The LINQ query syntax can be used for various things. Aside from writing queries, you can also use it to encode any monads. This has become a fashionable topic, so you can learn more about it at many .NET conferences (for example GOTO 2011). There are also many blog posts on this topic and I explained it in details in Chapter 12 of my book, which is available as a free sample chapter (PDF).

However, you can also use LINQ syntax for writing different types of computations. In a previous blog post, I introduced idioms (also called applicative functors) and I demonstrated how to use the join syntax in LINQ to write computations based on idioms. We looked at a slightly boring, but simple example - zipping of lists - and we also implemented matrix transposition.

In this blog post, we look at a more exciting example. I explain formlets, which is an idiom for building web forms. Formlets give us an elegant functional way to create reusable components that encapsulate both visual aspect (HTML) and behavior (processing of requests). You can think of them as functional ASP.NET controls. Formlets come from the Links project and they are now used in commercial products like WebSharper. In this article, you'll see that we can (mis)use LINQ to get a nicer syntax for writing code using formlets. My C# implementation of formlets is based on a nice F# formlets by Mauricio Scheffer.

Published: Monday, 14 March 2011, 5:14 PM
Tags: c#, research
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Beyond the Monad fashion (I.): Writing idioms in LINQ

Thanks to LINQ and Erik Meier, monads have become a fashionable topic in the C# developer community. Indeed, no serious developer conference on .NET can get away without having a talk on monads. The attractive thing about LINQ and monads is that the SelectMany operator roughly corresponds to the bind function that defines a monad. In practice, LINQ is used for working with collections of data (IEnumerable<T>), but you can also define bind (i.e. SelectMany) for some other data types and use the LINQ syntax for working with other types. You won't be really using the full LINQ syntax. You'll probably use just nested from clauses (for binding) and select at the end to return the result.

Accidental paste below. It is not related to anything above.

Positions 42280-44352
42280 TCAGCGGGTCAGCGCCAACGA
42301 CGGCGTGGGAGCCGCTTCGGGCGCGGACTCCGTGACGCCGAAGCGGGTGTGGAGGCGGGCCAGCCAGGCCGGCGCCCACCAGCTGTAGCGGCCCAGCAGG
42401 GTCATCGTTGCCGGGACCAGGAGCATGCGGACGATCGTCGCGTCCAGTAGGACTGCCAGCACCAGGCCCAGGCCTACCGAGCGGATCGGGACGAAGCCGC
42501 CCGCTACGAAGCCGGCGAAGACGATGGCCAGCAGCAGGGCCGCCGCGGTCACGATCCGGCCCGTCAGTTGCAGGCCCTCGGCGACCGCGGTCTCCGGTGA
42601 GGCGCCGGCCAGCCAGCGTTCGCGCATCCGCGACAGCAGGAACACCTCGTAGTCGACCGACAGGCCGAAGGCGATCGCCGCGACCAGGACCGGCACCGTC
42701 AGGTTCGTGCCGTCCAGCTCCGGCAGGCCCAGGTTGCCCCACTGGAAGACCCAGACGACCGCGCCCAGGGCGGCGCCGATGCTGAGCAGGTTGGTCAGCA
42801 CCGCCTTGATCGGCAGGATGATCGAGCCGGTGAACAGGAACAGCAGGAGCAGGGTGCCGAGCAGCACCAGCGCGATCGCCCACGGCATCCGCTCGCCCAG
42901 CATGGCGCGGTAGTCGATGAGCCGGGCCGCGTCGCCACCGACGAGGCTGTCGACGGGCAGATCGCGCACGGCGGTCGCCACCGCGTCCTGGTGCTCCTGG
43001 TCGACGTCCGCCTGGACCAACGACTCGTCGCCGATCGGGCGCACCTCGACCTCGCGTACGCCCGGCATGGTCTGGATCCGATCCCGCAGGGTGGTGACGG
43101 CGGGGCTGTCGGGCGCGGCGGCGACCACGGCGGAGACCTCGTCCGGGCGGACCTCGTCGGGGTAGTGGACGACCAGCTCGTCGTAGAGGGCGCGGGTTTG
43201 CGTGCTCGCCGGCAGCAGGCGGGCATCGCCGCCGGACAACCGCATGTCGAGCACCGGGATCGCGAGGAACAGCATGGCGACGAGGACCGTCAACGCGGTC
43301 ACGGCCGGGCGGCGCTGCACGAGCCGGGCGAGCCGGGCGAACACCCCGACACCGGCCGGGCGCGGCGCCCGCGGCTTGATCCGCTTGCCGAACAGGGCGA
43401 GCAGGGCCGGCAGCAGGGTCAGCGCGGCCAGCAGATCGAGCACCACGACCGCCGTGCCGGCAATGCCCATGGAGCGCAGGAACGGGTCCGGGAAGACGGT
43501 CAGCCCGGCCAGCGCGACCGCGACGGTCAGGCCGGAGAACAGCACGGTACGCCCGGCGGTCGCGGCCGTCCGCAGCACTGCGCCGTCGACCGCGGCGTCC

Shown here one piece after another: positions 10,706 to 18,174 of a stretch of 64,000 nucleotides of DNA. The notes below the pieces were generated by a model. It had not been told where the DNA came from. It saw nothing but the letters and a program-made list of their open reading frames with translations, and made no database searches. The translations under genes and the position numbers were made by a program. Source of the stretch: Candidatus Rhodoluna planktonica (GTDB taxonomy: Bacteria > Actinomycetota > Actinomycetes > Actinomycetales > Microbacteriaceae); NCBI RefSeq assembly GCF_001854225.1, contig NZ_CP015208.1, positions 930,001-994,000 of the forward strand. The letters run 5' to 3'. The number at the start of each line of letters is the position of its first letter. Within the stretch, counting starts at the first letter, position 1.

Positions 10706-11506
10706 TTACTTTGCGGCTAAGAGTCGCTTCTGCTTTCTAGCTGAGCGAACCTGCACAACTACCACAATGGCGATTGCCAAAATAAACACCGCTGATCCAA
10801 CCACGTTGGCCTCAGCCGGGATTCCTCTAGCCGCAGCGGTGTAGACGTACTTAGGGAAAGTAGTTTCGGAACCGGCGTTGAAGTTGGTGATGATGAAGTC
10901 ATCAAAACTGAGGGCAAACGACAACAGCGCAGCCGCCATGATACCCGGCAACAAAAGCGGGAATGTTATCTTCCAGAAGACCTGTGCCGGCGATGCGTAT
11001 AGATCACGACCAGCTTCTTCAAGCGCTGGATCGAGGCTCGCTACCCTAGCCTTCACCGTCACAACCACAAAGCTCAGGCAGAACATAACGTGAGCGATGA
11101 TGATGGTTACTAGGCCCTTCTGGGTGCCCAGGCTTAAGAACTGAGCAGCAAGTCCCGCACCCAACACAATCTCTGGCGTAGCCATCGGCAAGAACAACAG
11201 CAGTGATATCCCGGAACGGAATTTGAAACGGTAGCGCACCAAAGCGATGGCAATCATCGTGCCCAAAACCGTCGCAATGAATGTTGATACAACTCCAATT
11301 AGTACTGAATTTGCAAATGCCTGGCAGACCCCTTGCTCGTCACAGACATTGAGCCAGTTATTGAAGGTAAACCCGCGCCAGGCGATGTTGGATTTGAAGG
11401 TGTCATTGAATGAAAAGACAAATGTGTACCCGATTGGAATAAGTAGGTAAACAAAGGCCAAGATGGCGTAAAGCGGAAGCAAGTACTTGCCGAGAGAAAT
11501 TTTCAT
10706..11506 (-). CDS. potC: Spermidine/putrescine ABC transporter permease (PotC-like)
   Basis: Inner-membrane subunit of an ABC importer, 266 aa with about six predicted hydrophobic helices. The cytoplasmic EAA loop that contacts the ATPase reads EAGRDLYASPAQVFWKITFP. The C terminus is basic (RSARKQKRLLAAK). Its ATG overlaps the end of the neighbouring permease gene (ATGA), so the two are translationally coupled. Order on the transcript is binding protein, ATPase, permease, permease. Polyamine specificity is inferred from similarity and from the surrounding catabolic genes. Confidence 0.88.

However, monads are not the only notion of computation that we can work with. More interestingly, they are also not the only notion of computation that you can encode using LINQ! In this article, I'll briefly introduce idioms (also called applicative functors), which is another useful abstract type of computations. Idioms can be used for a few things that cannot be done using monads.

A provocative summary of this article is: "Everyone who tells you that LINQ is a monad is wrong!"

The truth is that LINQ syntax can be used for encoding queries (obviously), monads (as you were told), but also for idioms as you'll learn today (and quite possibly for other types of computations). In this article, we look at a basic example, but I'll describe a more complex real-world scenario in the next blog post.

Published: Thursday, 10 March 2011, 1:26 PM
Tags: c#, research, functional
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Reactive, parallel and concurrent programming in F# (PADL 2011)

Don Syme blogged about a paper on the F# Asynchrounous Programming Model that I helped to write. Without any doubt, the asynchronous programming features of F# are one of the reason for its success and also influence other teams in Microsoft. However, I'm very glad that there is now also an academic paper that makes this idea accessible to the academic community. I believe that the ideas could evolve in interesting ways when used in other programming languages and also, it is now easier to create research projects that build on top of the F# model.